The Greeks discovered the individual, it is said, but in what sense is this true? Characters in Greek literature may often seem strangely different from their modern counterparts: less idiosyncratic, less real, and with less psychological depth or interest. Personality traits seems to cluster more predictably in the characters of Greek authors than of those today. Despite the wide-ranging scope of this aspect of Greek literature, most previous discussions on Greek
characterization and individuality have been limited to particular authors or genres. This volume attempts to illuminate the connections and mutual influences of the various genres in the portrayal of the individual. Ten essays explore the question of the distinction of
character and personality (C. Gill); how the Greeks viewed the concept of character (S. Halliwell); characterization in epic (O. Taplin), in tragedy (P. E. Easterling, S. Goldhill, and J. Griffin), in comedy (M. Silk), in philosophical dialectic (L. Coventry), in oratory and rhetoric (D. A. Russell), and in biography (C. B. R. Pelling). This work will be invaluable to anyone interested in Greek literature and in the phenomenon of characterization and individuality in literature in general.
'I would especially commend Pelling's paper, an illuminating study of ancient biography with a neat twist in the tail ... stimulating collection'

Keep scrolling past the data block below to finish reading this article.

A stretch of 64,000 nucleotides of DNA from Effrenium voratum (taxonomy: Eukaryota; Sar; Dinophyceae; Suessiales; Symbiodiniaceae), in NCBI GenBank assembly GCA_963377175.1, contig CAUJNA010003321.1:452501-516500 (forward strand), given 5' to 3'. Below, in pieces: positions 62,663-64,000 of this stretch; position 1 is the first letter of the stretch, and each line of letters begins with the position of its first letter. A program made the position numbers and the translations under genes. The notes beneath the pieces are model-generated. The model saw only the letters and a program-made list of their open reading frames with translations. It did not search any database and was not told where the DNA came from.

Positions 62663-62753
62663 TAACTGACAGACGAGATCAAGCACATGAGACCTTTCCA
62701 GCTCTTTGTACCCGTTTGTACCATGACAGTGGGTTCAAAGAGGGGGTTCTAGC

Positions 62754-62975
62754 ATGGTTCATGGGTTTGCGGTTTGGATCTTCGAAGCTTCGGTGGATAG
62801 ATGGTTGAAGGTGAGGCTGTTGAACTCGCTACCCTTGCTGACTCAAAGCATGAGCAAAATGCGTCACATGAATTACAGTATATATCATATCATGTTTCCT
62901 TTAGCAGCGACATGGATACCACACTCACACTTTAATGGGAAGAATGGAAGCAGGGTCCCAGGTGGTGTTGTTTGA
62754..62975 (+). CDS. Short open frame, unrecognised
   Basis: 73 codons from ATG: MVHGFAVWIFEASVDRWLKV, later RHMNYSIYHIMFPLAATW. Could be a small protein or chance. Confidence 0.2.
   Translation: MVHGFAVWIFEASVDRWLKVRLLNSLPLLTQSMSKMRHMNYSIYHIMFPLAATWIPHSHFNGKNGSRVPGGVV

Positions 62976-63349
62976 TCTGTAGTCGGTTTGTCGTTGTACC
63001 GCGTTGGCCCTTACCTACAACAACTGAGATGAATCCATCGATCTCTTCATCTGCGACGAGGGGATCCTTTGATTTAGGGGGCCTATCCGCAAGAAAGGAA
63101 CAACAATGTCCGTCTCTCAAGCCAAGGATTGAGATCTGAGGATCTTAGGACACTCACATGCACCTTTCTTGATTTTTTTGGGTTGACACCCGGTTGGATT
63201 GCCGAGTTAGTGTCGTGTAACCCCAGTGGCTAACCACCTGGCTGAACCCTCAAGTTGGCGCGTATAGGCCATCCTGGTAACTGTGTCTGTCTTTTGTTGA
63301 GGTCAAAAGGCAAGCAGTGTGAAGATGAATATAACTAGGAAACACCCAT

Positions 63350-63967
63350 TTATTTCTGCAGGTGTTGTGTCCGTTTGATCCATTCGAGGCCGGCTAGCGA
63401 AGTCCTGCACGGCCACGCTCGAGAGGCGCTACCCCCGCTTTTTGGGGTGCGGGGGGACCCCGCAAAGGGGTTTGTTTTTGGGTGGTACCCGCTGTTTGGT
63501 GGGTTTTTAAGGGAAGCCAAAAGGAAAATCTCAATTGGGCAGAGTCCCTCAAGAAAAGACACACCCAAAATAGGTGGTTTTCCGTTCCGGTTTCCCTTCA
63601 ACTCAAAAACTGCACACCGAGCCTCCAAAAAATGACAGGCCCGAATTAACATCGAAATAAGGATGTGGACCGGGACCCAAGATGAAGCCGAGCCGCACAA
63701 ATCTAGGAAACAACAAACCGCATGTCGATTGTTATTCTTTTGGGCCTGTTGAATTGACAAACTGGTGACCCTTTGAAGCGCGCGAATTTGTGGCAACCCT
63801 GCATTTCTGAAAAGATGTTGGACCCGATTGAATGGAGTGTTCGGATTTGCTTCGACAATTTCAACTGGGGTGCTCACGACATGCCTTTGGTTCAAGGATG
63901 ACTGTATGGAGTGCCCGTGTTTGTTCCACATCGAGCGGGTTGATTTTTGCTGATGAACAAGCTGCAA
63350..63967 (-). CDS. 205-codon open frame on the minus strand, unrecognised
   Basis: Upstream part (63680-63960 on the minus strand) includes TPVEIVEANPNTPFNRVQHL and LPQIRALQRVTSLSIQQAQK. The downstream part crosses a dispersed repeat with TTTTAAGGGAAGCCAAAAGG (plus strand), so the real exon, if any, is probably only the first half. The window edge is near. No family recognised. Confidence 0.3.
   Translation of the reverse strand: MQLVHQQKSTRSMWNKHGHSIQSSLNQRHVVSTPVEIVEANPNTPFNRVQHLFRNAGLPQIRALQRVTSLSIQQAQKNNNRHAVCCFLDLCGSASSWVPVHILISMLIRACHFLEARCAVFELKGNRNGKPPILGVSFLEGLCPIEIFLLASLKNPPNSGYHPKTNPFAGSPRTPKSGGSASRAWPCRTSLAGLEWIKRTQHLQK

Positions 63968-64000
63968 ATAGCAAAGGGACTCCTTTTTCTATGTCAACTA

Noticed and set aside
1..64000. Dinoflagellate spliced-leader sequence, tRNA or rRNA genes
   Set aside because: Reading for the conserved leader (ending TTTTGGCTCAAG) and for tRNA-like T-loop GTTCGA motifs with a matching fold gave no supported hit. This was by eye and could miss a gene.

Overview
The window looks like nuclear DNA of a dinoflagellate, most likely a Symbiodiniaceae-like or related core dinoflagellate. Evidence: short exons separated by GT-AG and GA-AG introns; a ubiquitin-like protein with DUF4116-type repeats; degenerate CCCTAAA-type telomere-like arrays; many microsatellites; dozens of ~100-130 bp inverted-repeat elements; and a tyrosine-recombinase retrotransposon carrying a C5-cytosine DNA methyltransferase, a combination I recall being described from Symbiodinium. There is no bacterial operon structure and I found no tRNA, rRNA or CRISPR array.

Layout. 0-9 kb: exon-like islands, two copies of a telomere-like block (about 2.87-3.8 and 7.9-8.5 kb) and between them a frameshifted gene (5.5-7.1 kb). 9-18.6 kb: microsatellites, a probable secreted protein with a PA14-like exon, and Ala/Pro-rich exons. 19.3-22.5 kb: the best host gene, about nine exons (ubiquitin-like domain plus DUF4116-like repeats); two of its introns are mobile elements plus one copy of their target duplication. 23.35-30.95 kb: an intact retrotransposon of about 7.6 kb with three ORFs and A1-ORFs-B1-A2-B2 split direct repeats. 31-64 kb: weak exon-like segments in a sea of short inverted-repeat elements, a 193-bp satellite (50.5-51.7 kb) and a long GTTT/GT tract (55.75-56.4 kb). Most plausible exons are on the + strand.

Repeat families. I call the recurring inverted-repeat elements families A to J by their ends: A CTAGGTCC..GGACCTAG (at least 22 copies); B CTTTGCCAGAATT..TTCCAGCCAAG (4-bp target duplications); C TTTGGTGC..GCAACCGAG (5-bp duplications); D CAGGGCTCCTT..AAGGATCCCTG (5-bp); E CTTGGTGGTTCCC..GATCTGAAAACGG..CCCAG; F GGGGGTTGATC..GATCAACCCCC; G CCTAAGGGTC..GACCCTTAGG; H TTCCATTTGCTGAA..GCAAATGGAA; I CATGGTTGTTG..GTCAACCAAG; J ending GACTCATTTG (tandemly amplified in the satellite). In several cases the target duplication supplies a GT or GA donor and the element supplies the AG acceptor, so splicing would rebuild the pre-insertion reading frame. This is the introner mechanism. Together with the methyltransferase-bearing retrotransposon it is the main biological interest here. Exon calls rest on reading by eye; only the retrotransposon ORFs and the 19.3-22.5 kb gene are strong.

Times Literary Supplement
`the book contains important contributions to an important debate. It is well-researched, well-edited, and well-produced'
`This is a splendid collection of papers'
Peter Jones, The Times
'The volume coheres well, despite the diversity of views expressed, and several of these essays are likely to become standard reading for both classicists and students of drama.'
Greece & Rome, Vol.37, No.2, Oct '90
Christopher Gill: The character-personality distinction; Stephen Halliwell: Traditional Greek conceptions of character; Oliver Taplin: Agamemnon's role in the Iliad; P. E. Easterling: Constructing character in Greek tragedy; Simon Goldhill: Character and action, representation and reading: Greek tragedy and its critics; Jasper Griffin: Characterization in Euripides: Hippolytus and Iphigenia in Aulis; Michael Silk: The people of Aristophanes; Lucinda Coventry:
The role of interlocutor in Plato's dialogues: Theory and practice; D. A. F. M. Russell: Ethos in oratory and rhetoric; C. B. R. Pelling: Childhood and personality in Greek biography; C. B. R. Pelling: Conclusion
Number Of Pages: 280
Published: 25th January 1990
Country of Publication: GB
Dimensions (cm): 21.59 x 13.97
Weight (kg): 0.5